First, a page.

By Chase Ishii
I love breaks from school, don’t get me wrong. I love the beach, spending time with family and friends and getting to peacefully sleep late without the guilt of having missed morning classes…or afternoon classes. But after a couple of days, there’s something about being away from school that makes me go stir-crazy.
Now before Stanford copy-pastes that statement and slaps it onto the cover of some recruiting pamphlet, I should clarify: There is something about being home for a week or two that doesn’t feel like real life. It makes me restless. It feels like a waiting room. Sure, it’s a really fun waiting room filled with people I love, the television isn’t permanently stuck on the local news and it doesn’t smell like old people, but it’s a waiting room nonetheless. It’s as if none of my actions have real consequences. The way I spend my day, whether positive or negative, has no lasting impact upon my normal college life at Stanford. I can’t get ahead. I can’t get behind. All I can do is wait.
This spring break, I finally got around to reading “The Great Divorce” by C. S. Lewis. The story describes a man that takes a bus ride from Hell to Heaven, but in this story Heaven is an extremely vivid and dense reality where the man appears only as a shadowy phantom, and Hell is a sad, mundane neighborhood known as The Grey Town. I pictured it as Boston, probably because baseball season is less than a week away and I despise the Red Sox. It’s a novel that I highly recommend. And while it is in no way a central theme, it speaks to the life-is-a-waiting-room feeling where actions appear to have little effect on “real life.”
I often lull myself into the notion that my actions primarily affect others. If I give money to a homeless man, he gets to eat. If I don’t let that lady in the Prius merge in front of me on the freeway, she gets angry. But Lewis suggests the opposite: that we are the primary beneficiary and victims of our own choices. Sure, when I give a homeless man money, he gets food, but more importantly, I become a person who values the needs of others ahead of myself. And when I don’t let that Prius in ahead of me on the 101, I become a person who values my time over others.
In every action and decision, no matter how inconsequential, we are constantly choosing who we are becoming. I’ve heard it said that, “Your future is an amplification of your present,” and our present is right now. There are people with dreams of helping the poor who are waiting until they’ve made their personal fortune so they can give out of excess. But in constantly choosing wealth over charity, one may slowly, and almost unnoticeably, become a person who values his or her comfort over the needs of others to such an extent that he or she no longer considers the poor when they have wealth. Others are working themselves to death so they can one day finally relax and be satisfied. But in continuously choosing work and stress over joy and rest, it is very possible they may slowly become a person who is no longer able to be content and satisfied. As Lewis puts it, “First they will not, in the end they cannot.” Every moment is eternally significant.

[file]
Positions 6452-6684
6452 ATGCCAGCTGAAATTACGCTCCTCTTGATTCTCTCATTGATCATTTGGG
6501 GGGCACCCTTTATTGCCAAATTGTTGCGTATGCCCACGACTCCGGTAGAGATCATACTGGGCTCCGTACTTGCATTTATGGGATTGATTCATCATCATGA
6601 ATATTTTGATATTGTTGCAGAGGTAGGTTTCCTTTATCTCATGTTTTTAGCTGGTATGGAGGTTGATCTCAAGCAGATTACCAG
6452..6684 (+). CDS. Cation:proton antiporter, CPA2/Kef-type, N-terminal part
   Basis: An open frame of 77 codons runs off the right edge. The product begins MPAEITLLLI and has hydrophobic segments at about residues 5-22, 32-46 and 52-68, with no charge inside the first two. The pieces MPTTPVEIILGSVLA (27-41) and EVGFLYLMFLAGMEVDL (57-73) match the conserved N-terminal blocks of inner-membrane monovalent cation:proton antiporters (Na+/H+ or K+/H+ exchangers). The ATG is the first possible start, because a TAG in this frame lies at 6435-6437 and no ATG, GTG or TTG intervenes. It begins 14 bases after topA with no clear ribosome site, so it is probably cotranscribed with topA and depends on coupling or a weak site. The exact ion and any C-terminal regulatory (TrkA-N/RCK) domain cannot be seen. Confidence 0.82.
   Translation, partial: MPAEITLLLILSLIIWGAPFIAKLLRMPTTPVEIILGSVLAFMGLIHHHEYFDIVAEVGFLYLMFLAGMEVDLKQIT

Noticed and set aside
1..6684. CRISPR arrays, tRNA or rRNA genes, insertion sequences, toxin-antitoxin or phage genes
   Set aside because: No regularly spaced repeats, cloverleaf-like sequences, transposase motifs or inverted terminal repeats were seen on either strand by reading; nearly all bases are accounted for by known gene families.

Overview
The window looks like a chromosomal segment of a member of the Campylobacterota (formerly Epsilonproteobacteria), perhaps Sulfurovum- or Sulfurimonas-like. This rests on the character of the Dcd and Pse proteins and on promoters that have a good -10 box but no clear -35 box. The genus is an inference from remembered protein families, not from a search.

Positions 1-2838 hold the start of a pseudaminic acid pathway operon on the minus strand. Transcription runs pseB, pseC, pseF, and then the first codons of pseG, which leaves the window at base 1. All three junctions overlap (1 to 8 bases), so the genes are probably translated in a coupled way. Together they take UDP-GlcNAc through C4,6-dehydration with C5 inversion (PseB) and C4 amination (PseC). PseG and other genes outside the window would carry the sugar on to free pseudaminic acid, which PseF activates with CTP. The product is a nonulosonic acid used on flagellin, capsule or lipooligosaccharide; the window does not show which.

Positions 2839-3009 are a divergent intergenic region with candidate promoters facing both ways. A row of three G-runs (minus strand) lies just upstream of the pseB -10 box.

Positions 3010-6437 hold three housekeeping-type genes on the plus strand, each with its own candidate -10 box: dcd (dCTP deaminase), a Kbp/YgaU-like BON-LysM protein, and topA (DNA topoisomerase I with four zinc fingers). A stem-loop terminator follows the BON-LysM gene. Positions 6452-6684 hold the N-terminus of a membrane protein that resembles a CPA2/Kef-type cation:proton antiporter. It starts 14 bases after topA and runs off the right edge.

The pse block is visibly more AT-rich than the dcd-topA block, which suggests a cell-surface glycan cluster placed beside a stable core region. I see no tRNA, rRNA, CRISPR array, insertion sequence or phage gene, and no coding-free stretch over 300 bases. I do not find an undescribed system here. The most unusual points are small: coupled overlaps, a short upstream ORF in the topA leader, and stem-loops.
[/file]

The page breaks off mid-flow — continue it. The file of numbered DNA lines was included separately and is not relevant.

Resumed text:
I have a friend from high school who was a very close friend for a good year or so. Then for some valid reasons and some stupid reasons for which we were both responsible, we stopped being close friends. And as of now, we’ve basically stopped talking altogether. Enough time has passed that it doesn’t bother me like it used to, but I know I need to apologize and ask for forgiveness. This choice in no way affects my future. It’s not motivated by blame or guilt or a search for closure; I’m pretty content with where I’m at right now. It’s not to make things right for the sake of a future friendship; without effort and intention, I could easily never see this person again, that’s just the way life is. But by letting things go to avoid uncomfortable confrontation, I am choosing to become a person who values pride and stubbornness over forgiveness and reconciliation. And that is a step down a road I do not want to take.
Who we are in the future is constantly decided by the choices we make right now.
For some absurd reason, Chase is an Angels fan. Help him get over his horrible taste in baseball teams at ninjaish “at” stanford “dot” edu.